According to some new research by Grub Hub, even if folks start the week eating healthy, they usually can't make it the entire week. Americans eat their healthiest on Monday, but things start to go downhill by Wednesday and by Thursday they start indulging again. Folks eat the most salads on Monday, but by Friday they are ordering pizza. As for the popular dishes on other days of the week:
- Tuesday – Thai Cruch salad (37%) and Roasted turkey Cobb salad (37%)
- Wednesday – Chipotle cowboy salad (38%) and Shwarma bowl (26%)
- Thursday – Crab Rangoon (27%) and Shawarma bowl (26%)
- Friday – Red pizza (72%) and cheese pizza (65%)
Source: New York Post
99% of Americans love ice cream, with 70% craving it once a week and 25% craving it daily. 22% of Americans avoid ice cream because the don’t think it’s a healthy choice, while 17% skip the indulgence because they want to lose weight and stay fit, and 16% have to avoid it because of dietary restrictions. 61% of people feel guiltier about eating too much ice cream than being late for work, while 56% feel less guilty about binge watching TV on a nice day, and 52% feel less guilty about skipping the gym.
Source: The Business Journal
If you’ve always felt like your second-born kid was more of a troublemaker than your first, you’re not just imagining it. Science has your back on this one, mamas. According to a recent study, there’s evidence that second kids really are harder.
MIT economist Joseph Doyle led a group of researchers who analyzed info from thousands of families in Florida and Denmark, comparing siblings’ “chances of delinquency” over a period of years. And what they found was actually a little disturbing.
It turns out, in families with two or more kids, the second-born is 25 to 40% more likely than their older brother or sister to end up in trouble at school, end up in the juvenile justice system, and even end up serving time in prison!
So why do researchers think this happens to second kids so much more? One theory is about parental attention - basically that the second kid gets a lot less attention than the first one did. And that makes sense because you just can’t give two kids your undivided attention at the same time.
Experts also suggest that it has to do with first kids learning most of their behavior from mom and dad and second children learning more from their older sibling. Since parents know how to behave properly and kids don’t always choose to, they’re not always the best role models. But it does seem like a huge jump to go from jumping on the bed to being a juvenile delinquent, even for those mischief making second-born kids.
Source: The Stir
People are doing all kinds of things to get the perfect, full eyebrows they desire. From microblading, where they tattoo on natural looking brows, to pencils, powders, and gels used to fill in and define, there are lots of ways to up your brow game.
But this new method is one we’re not so sure about. People are actually using a stamp to stamp on their eyebrows these days. The product comes from the brand i-Envy and they claim to create “flawless brows.” All you do is moisturize the eyebrow area first and then stamp the tool into the brow pomade, then stamp it on your eyebrow area. And viola, instant eyebrows.
The idea is interesting and it is really quick, but there are a few downsides. For one thing, there are only two brow shapes to choose from - “delicate” and “natural”, so you’re limited to just those options. And they only offer three colors, chocolate, dark brown, and ebony. So if you need a lighter shade or a different shape, you’re out of luck.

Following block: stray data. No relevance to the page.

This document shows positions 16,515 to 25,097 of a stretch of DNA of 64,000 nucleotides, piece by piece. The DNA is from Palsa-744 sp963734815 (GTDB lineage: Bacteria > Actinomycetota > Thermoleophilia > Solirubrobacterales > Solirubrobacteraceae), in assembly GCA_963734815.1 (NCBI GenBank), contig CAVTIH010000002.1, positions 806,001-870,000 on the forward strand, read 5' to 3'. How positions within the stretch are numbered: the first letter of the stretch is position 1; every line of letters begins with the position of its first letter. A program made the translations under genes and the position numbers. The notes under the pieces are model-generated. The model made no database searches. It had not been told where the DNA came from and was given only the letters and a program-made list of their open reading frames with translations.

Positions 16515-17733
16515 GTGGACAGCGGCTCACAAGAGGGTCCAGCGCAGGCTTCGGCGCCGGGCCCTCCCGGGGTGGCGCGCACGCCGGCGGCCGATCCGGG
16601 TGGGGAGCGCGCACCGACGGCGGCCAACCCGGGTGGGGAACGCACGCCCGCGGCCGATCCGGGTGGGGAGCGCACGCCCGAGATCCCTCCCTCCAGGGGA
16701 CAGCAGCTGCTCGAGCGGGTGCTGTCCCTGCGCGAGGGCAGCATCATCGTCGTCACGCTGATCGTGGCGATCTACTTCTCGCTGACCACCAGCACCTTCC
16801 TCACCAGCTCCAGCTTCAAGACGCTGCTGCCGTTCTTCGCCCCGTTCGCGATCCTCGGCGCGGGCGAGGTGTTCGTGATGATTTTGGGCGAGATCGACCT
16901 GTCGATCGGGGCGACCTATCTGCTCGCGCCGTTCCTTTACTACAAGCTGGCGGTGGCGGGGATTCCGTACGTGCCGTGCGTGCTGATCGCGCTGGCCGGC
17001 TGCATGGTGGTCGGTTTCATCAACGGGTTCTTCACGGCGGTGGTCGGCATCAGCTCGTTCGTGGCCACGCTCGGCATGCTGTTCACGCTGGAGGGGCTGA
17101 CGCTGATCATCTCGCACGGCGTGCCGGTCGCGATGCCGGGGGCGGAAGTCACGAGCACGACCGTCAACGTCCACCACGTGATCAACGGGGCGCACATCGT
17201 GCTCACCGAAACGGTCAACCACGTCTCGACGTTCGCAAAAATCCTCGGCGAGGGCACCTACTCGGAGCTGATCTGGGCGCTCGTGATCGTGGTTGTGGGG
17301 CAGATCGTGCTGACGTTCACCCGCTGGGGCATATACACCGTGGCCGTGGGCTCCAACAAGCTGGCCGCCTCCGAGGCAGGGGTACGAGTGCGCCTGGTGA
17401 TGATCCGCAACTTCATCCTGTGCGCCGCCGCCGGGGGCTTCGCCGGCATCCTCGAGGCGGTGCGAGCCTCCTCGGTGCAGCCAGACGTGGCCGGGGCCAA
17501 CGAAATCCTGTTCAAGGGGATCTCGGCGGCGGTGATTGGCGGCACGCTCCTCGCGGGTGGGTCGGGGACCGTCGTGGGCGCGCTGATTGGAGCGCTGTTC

While the women in i-Envy’s promotional video appear to be happy with the eyebrow stamp and their brows look good, not everyone’s face will work with those two shapes and three colors. And that means a lot of people will be walking around with stamped-on eyebrows that are too dark and the wrong shape, and that’s not a good look on anyone.
So you’re trying to eat healthier and you’ve been doing a great job when you’re making meals at home. But eating out is a little trickier and definitely full of more temptation. So here are some rules for restaurant dining that’ll help you stick to your weight loss goals.
- Eat like you normally would - Don’t skip eating during the day so you can “save up” your calories for dinner. Registered dietitian Wendy Bazilian says when you go into a meal famished, foods you wouldn’t otherwise be tempted by become way more appealing.
- Do some menu investigating - Pay attention to the descriptions of the way the food is prepared and look for words that indicate lighter dishes, like baked, broiled, grilled, and steamed. Avoid less healthy foods that are fried, crusted, or stuffed.
- Aim for a balanced plate - Bazilian says your meal should include a mix of non-starchy veggies, lean protein, complex carbs, and healthy fat - whether you’re eating at home or in a restaurant. This combination of nutrients slow digestion so you’ll feel full longer.
- Don’t be afraid to ask for modifications - It’s okay to ask your server if the kitchen can tweak a dish for you to make it healthier. Most of the time they’re happy to accommodate.
- Be choosy - You don’t have to say no to wine, bread, and dessert, but Bazilian suggests choosing one thing to treat yourself with and savoring that instead of having them all.
- Be portion-smart - The size of your meal matters as much as the ingredients. And restaurants are known for giving out mega-size portions, so keep that in mind and don’t feel like you have to finish everything on your plate. You can even ask your server to box up half of your meal before you start eating, just to be sure you don’t overdo it.
Source: Women’s Health Magazine